Do as I say, not as I do

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Mentoring on WorkLife Balance: Going beyond “Do as I say, not as I do.”

Presentation by: Dr. Barbara Roberts

Senior advisor to the Provost

Founding Executive Director, WorkLife Office

November 5, 2015
Recorded on Echo360 at:
Information regarding MSU’s WorkLife Office

    • Initiative of the Office of the Provost

    • Conceived over many years

      • Input from the campus community

      • Task force recommendations

    • To help MSU attract & retain top talent

Faculty & staff “one-stop shop”

    • Women’s resource center – gender issues

    • Family resource center – child and eldercare

    • Additional resources to be determined

Centralized and Decentralized

    • Located in Linton Hall (March 2016?)

    • Close liaison with related departments

      • HR/AHR re policies and benefits

      • Office for inclusions and intercultural initiatives (1-3) re Title IX issues, support

      • F&OD for educational/training initiatives

      • Health 4U & EAP supports

  • What is “work life balance?”

    • Work-life + Lifestyle = WorkLife

    • Balance across career span

      • Opportunity to incorporate new activities into routine

    • Many terms…

      • Career-life integration

      • Life-meets-work

      • Work-life management

        • Managing work and personal lives (Solomon, 2011)

  • Why?

    • Promotes health

      • Physical, mental, emotional

    • Improves productivity, participation

      • At work, at home and in community

    • Respects multiple roles and values

      • Parents, caregivers, volunteers, etc.

      • Faith-based practices prior priorities

    • Enhances loyalty and community

    • Increased career mobility

      • Global competition

      • Academia vs. private sector

    • Changing expectations of employees

      • Intergenerational workforce = different needs

      • Increased participation in caregiving

      • Greater diversity of employees

  • Policy examples

    • Dual career

    • Flex time

    • Telecommuting

    • Tenure clock adjustment

    • Paid parental leave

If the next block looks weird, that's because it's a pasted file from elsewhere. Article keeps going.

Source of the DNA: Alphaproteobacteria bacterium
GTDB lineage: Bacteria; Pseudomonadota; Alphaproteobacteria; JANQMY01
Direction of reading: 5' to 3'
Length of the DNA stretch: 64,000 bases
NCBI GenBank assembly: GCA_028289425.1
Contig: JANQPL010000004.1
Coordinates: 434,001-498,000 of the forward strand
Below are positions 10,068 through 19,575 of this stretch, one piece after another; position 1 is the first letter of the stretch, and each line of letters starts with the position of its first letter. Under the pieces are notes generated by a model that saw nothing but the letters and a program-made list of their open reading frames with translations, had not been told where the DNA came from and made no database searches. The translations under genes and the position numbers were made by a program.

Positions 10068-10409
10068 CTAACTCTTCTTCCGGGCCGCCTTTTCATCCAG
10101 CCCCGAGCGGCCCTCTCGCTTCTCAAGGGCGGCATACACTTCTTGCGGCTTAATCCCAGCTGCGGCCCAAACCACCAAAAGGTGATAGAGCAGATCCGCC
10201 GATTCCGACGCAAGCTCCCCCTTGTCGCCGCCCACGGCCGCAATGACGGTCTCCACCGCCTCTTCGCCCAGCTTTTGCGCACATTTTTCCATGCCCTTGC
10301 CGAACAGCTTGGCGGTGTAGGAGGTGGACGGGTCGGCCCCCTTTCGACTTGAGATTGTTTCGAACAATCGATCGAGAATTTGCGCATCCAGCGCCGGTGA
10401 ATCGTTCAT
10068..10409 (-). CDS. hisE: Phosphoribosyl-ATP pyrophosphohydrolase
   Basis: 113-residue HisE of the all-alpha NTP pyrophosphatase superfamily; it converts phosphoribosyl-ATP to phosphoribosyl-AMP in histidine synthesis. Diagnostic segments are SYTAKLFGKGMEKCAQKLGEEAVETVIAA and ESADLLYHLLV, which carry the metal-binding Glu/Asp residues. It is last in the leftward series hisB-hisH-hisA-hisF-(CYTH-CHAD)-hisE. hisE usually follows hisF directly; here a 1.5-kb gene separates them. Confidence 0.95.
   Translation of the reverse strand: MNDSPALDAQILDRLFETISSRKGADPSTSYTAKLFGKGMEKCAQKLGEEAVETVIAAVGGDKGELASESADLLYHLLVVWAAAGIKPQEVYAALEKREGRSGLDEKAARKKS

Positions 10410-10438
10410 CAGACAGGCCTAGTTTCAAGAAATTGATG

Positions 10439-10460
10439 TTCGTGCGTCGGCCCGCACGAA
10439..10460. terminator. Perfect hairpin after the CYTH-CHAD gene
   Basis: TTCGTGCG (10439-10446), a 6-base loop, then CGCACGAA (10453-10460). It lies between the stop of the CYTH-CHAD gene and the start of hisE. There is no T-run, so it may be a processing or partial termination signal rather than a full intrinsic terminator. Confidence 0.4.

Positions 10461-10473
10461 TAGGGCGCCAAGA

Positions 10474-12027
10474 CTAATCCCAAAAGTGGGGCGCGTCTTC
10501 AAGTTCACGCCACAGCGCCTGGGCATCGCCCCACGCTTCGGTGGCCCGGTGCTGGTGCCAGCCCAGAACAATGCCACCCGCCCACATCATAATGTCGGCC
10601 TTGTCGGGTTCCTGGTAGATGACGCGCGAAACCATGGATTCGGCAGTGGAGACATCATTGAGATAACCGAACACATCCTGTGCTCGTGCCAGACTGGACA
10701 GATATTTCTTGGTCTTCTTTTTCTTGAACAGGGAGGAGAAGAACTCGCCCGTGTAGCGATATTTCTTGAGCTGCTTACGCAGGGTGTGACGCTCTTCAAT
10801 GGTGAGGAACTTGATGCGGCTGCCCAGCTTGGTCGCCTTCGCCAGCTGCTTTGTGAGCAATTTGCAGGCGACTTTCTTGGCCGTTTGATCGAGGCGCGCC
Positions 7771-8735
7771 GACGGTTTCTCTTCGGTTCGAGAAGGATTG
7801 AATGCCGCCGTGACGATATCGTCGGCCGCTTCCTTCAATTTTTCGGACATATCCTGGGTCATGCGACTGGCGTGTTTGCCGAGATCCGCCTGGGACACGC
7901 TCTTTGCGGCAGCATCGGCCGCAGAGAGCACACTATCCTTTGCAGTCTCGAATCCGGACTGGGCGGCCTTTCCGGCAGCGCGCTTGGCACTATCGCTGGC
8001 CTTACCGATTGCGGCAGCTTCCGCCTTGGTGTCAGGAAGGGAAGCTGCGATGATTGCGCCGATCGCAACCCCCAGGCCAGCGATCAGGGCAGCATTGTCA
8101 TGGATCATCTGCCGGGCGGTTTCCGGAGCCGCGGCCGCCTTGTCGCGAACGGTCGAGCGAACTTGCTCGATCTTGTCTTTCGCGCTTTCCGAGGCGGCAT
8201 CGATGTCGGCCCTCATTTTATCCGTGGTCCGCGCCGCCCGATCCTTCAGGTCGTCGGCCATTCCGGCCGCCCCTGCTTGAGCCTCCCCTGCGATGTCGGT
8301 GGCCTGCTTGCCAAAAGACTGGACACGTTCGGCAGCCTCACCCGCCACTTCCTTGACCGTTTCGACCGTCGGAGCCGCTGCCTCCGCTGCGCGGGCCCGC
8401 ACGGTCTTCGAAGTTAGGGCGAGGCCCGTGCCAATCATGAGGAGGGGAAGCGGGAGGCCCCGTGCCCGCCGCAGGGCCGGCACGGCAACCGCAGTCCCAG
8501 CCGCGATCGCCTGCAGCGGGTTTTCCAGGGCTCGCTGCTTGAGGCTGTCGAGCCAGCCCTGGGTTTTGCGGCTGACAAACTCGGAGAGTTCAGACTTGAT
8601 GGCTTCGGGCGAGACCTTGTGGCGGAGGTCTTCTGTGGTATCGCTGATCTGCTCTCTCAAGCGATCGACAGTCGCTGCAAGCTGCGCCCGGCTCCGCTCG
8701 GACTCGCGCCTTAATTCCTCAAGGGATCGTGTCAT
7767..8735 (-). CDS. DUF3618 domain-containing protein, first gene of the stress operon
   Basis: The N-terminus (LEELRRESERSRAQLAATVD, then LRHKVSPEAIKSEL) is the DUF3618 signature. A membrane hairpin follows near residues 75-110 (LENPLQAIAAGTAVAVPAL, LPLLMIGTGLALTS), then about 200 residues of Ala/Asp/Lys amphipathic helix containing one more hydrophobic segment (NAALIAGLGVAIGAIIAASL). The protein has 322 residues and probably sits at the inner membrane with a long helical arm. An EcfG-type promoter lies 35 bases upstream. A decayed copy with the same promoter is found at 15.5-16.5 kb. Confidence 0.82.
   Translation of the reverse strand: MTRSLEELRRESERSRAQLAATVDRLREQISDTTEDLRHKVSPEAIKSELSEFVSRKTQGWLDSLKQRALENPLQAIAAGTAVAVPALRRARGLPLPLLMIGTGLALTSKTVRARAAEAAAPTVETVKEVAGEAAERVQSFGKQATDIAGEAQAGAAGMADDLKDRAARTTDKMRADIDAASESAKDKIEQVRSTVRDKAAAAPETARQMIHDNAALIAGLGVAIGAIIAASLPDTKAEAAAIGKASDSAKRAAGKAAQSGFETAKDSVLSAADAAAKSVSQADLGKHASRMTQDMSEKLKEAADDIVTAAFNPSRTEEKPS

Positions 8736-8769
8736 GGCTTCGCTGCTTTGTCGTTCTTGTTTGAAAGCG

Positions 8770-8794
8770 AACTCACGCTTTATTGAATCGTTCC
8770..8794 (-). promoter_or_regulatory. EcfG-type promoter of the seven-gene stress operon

• Part-time options

  • Practices

    • Training for chairs (and mentors!) on flexibility

    • Publicize flexible options

    • Reduce bias against policy users

    • Respectful workplaces for differing needs

  • What’s it worth?

    • Revitalize and retain faculty

    • Promote inclusion and diversity

    • Recruit and retain future generations

      • Changing expectations and values

    • Save money!

  • About the money…

    • Flexible policies save on average $83,000 (Gahn and Carlson 2008)

  • Maybe you’re wondering….

    • How do I know people are really working?

      • Really working when the work gets done.

    • How is flexibility fair to others?

      • Fair does not always mean the same

    • People have to choose their priorities…

      • How do we prioritize – on whose values?

    • I would have liked these options; why now?

      • Changing demographics challenge past assumptions

    • Serious faculty just put in the hours.

      • Serious and dedicated – at what cost?

    • The real world of funding & patient care don’t wait…

  • Flexibility myths

    • Productivity drops

      • It goes up

    • Morale suffers

      • It goes up

    • If I allow this for one person…

      • Different circumstances = different responses

  • Mentoring topics

    • Review real priorities

      • Personal mission/values?

        • Internally consistent?

    • Signs of stress?

      • Know your signs.

        • Chronic pain? Tummy trouble? Headaches?

    • Respond, don’t react

      • Choose a healthy response

    • Movement/exercise

      • Change of scene and activity level